The hypothesis of the writer is nonsense. I live in Germany and shopped at Walmart. They failed for three reasons.

      1. It is forbidden by German law to sell under cost. That is Walmart’s winning strategy. They move into a market, undercut the competitors to drive them out of business and then when they have a corner on the market, they can sell at regular prices. The sheer size of Walmart allows them to do that. But not being allowed to have rediculously low prices compared to the other stores meant that people didn’t flock to Walmart. Their winning strategy didn’t work here.

      2. The labour laws in Germany are much tougher than in the US. The employees here are union members. That’s unthinkable at American Walmarts. The outrageous acts of the company vis-a-vis their employees were not tolerated here. The employees fought back — and won. Example. Walmart USA forbids employees from having romantic relationships with one another outside of the workplace. That was challenged here in court and the company lost.

      3. Low quality at low prices is not a winning sales strategy in Germany.

      The writer of the article seeks to pin the blame for Walmart’s failure on the employees’ attitude. It makes me wonder if the author isn’t a Walmart employee at the headquarters in Bentonville who is just trying to make one more jab at the unionized German employees who fought back and won.

      Walmart failed in Germany because their 19th Century Capitalism doesn’t work here.

  2. Jack Lampka on

    To the Anonymous from October 7, 2012:
    This article is about customer service, not products. German product are usually of high quality, so to simplify it:
    German customer service: bad,
    German products: good.

    To the Anonymous from October 13, 2012 :
    If you believe that your hypothesis is a better explanation of Walmart’s failure in Germany, good for you.

    • Tristan Schäfer on

      OK I’m a German, and when I go shopping, this is what I do:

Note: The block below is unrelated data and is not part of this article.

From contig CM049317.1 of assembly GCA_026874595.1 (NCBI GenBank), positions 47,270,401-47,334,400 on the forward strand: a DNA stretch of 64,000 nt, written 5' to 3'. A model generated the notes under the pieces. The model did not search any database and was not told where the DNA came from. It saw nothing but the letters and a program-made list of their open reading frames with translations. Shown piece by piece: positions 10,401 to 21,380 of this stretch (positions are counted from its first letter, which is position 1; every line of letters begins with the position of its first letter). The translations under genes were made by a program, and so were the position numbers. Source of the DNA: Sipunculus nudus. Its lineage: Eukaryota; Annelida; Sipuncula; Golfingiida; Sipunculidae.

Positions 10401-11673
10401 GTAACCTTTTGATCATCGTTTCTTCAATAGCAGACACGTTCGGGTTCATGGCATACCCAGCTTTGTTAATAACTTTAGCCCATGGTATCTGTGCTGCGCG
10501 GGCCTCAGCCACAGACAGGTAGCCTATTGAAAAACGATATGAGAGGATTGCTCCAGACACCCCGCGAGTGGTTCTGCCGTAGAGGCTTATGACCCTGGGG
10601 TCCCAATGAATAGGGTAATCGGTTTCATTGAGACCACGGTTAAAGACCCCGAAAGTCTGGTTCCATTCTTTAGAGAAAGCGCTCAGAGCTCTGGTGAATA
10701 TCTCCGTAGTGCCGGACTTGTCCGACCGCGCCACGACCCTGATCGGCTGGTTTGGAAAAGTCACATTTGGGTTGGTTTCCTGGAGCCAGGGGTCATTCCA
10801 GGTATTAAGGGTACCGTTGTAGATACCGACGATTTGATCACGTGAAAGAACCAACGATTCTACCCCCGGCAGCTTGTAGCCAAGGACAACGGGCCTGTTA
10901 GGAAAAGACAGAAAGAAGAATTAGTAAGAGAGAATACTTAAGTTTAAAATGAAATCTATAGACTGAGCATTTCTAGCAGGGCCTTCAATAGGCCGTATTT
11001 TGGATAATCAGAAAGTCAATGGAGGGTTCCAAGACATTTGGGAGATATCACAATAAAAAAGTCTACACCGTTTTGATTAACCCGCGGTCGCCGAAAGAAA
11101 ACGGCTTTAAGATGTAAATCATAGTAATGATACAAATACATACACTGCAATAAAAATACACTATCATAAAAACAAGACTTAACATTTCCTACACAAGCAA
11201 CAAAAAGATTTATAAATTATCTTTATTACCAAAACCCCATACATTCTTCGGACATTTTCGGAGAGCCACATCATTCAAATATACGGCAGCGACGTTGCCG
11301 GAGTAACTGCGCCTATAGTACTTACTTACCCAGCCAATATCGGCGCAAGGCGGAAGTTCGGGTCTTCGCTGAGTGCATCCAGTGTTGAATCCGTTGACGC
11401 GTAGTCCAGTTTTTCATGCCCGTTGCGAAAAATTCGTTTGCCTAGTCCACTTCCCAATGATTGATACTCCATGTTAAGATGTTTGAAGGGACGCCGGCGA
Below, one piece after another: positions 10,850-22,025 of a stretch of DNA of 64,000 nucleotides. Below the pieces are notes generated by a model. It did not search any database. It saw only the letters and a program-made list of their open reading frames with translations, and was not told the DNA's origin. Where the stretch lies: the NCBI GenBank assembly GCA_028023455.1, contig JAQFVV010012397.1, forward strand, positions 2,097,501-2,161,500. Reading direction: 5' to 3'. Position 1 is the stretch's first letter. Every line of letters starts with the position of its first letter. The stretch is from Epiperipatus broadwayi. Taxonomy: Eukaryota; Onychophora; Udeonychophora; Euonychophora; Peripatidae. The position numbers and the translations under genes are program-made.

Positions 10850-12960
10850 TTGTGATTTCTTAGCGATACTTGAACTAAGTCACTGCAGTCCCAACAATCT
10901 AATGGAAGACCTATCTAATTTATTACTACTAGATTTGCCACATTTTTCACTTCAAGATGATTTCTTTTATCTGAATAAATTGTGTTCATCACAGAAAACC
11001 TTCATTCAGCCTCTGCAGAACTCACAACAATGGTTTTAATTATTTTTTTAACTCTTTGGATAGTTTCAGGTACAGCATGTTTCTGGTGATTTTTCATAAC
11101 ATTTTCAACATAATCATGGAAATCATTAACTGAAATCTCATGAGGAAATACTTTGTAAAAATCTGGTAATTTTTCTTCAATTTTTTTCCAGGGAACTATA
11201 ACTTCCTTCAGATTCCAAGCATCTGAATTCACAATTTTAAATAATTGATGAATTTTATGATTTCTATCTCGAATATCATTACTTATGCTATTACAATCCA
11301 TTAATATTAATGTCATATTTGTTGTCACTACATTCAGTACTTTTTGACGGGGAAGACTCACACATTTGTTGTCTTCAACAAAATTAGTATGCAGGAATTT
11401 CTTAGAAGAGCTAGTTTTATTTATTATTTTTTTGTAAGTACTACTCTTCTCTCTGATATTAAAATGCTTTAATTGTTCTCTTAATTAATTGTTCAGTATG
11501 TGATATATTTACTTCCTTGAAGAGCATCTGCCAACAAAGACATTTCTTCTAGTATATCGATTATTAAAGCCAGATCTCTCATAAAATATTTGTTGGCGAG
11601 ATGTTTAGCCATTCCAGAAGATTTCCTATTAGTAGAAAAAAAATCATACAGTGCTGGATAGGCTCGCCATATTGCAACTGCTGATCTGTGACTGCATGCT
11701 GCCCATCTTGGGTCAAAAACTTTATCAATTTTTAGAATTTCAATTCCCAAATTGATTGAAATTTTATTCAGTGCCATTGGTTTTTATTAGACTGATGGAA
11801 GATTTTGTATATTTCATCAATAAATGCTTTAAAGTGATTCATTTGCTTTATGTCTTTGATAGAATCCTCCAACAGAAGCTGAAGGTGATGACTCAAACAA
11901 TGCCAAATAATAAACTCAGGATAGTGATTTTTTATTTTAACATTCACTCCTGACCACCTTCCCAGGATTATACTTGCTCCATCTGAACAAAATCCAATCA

When shopping for food, I go for best value, meaning price/quality. WTF do you need customer service for when you’re shopping food? You eat it, it’s not some sort of major Investment you want serviced. If I sense that the company is wasting time&money to make the employees smile, if they’re beautifully packaging everything, if they spend a lot on advertisement, if there is large variety of the same foodstuffs (high logistics costs) I know I’m not paying for the product, but for the frills.

      When shopping for non-food, I look for lowest life-cycle cost. If I can service it myself, it’s gonna be far faster than any customer service anyway. In Clothes I shop for functionality.

      Is this a German mindset? It just seems like common sense to me.

      In Germany, we don’t have Wal-Mart-Chants. The Unions and Works councils are your best ally in motivating the employees. And they are not commies :D They just try to make everyone happy and productive while taking care not to strangle the company with outlandish claims.

      • Jack Lampka on

        Tristan, it looks like you have misunderstood the topic of this blog and this article. This is not about servicing the product after it breaks. It’s about the customer service you get when you shop for a product. This customer service can simply mean that there is a person in the store who can tell me where I can find an item. This customer service is poor in Germany whether you shop in a grocery store, a toy store, or a department store. My experience has been that sales people seem to be more interested in chatting with their colleagues or inventorying items than helping customers find what they are looking for.